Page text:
American woman charged with hiding money transfers to Syria-based militants

Mark Hosenball
·2 min read

By Mark Hosenball

WASHINGTON (Reuters) - U.S. federal prosecutors have charged a New Jersey woman with concealing multiple efforts to transfer money to Islamist militants in Syria connected to the Nusra Front, a onetime al Qaeda affiliate based in Syria's Idlib province.

Maria Bell, 53, of Hopatcong, New Jersey, was accused in a criminal complaint of knowingly concealing her involvement in providing material support to a designated foreign terrorist organization, namely al-Nusra.

Bell appeared by video conference on Wednesday before U.S. Magistrate Judge Cathy Waldor in Newark, who declined to grant bail.

During the hearing, federal prosecutor Dean Sovolos told the judge that when they searched Bell's residence, investigators found 136 pistols and rifles, 15 canisters of ammunition and an anti-tank rocket.

An affidavit signed by FBI agent Matthew Hohmann said that when offering the militant group assistance, Bell cited her own professional experience, including specialized firearms training she underwent while serving on active duty in the U.S. Army and the Army National Guard.

Public defender Rahul Sharma, representing Bell, said the guns were "antique weapons" that belonged to Bell's late husband, and argued she should be released on bail because she was at risk for COVID-19 and posed little threat to the community.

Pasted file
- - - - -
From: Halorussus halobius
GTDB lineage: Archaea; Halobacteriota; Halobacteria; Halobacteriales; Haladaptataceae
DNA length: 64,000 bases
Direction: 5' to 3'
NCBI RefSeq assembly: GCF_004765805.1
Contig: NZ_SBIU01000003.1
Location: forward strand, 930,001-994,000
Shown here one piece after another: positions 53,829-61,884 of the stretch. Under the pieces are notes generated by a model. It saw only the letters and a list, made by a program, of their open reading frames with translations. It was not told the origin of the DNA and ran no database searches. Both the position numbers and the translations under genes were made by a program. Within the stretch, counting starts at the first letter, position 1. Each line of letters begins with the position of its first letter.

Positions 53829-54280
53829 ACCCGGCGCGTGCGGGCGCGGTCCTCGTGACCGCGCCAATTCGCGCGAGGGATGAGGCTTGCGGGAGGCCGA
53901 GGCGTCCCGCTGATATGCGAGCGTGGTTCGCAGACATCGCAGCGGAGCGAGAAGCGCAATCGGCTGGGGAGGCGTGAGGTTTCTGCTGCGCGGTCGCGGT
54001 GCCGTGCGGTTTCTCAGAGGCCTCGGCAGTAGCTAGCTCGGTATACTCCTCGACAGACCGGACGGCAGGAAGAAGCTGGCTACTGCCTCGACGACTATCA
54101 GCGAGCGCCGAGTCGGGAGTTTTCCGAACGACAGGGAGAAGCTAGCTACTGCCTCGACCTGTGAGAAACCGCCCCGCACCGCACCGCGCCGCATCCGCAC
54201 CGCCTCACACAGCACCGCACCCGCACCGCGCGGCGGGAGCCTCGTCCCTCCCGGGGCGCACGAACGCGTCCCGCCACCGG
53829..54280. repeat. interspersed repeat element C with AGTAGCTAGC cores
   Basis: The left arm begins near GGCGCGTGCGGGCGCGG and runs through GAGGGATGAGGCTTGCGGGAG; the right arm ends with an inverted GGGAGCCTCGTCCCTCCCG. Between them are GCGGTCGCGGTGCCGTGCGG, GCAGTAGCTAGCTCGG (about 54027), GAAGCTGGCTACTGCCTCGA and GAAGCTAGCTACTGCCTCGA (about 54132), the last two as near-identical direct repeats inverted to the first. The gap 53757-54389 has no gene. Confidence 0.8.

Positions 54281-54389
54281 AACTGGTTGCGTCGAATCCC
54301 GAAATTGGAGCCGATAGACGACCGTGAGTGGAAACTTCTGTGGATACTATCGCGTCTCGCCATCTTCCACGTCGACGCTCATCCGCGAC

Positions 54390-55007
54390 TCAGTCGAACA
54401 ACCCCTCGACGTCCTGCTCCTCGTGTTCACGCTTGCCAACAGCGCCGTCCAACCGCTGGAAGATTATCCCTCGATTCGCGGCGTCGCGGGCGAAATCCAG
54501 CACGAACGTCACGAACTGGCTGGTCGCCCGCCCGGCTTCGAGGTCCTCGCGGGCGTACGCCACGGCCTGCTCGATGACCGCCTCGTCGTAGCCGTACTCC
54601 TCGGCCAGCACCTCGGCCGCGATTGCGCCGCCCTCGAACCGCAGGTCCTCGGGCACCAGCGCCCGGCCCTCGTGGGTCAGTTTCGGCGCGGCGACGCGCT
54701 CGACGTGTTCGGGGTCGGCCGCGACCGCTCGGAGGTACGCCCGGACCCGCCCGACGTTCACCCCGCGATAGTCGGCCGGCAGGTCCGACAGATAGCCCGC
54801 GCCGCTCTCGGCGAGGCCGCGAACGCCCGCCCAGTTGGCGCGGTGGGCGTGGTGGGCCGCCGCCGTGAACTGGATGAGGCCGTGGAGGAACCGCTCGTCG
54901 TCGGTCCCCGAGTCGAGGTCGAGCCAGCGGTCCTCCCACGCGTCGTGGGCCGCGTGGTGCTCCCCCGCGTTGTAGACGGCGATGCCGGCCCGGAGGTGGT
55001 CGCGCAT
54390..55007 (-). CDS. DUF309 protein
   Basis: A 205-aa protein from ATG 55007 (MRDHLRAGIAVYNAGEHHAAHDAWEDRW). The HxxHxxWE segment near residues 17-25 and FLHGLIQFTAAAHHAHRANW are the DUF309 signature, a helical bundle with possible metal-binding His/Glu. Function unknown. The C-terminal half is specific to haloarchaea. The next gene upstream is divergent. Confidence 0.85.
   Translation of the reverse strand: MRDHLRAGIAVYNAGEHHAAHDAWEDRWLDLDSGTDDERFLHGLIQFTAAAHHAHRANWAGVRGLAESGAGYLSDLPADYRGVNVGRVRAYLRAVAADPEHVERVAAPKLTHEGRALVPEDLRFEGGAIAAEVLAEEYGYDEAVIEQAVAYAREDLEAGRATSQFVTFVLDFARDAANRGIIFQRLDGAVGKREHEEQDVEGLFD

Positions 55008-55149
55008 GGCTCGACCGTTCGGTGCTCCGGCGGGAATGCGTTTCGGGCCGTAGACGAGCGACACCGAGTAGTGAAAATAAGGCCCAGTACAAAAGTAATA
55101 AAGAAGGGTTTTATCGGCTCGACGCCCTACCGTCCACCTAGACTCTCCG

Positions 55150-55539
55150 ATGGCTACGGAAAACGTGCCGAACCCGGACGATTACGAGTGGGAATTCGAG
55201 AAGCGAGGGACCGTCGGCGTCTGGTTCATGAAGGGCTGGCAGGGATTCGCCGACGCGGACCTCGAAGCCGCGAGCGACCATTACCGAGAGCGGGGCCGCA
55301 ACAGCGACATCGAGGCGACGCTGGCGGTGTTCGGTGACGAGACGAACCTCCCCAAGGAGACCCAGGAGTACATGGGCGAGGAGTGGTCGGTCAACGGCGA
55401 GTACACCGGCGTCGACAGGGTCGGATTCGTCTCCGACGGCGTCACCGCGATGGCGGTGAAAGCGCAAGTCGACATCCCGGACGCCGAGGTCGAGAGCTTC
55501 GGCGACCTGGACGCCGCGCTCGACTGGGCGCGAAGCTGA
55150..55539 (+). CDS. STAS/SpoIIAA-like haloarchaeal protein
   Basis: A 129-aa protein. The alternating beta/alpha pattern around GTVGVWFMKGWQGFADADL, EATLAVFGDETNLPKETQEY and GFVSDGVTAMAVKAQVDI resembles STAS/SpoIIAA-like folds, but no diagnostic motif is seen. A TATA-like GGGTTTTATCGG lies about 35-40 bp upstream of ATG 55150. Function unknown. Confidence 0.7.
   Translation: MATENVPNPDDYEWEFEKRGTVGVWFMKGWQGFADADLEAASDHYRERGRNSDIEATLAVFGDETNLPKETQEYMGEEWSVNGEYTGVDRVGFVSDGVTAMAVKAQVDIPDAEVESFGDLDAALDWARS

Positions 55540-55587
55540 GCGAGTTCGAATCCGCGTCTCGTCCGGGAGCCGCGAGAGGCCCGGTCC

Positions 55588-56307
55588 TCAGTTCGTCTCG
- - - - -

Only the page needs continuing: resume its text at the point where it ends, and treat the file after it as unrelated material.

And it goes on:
If convicted, Bell faces up to 10 years in prison and a fine of $250,000.

The U.S. Attorney's office in Newark alleged in court filings that starting around February 2017, Bell used mobile phone apps to advise, and to facilitate money transfers to, al-Nusra, also known as Hay’at Tahrir al-Sham (HTS).

The FBI affidavit alleged that Bell regularly used encrypted apps to communicate with a Nusra member with whom she had an online relationship. It said she allegedly exchanged "thousands of encrypted communications" with the alleged Nusra member.

The FBI said she planned to meet him in Turkey and sent at least 18 payments totaling $3,150 to his associates via wire transfer.

(Reporting by Mark Hosenball; Editing by Howard Goller)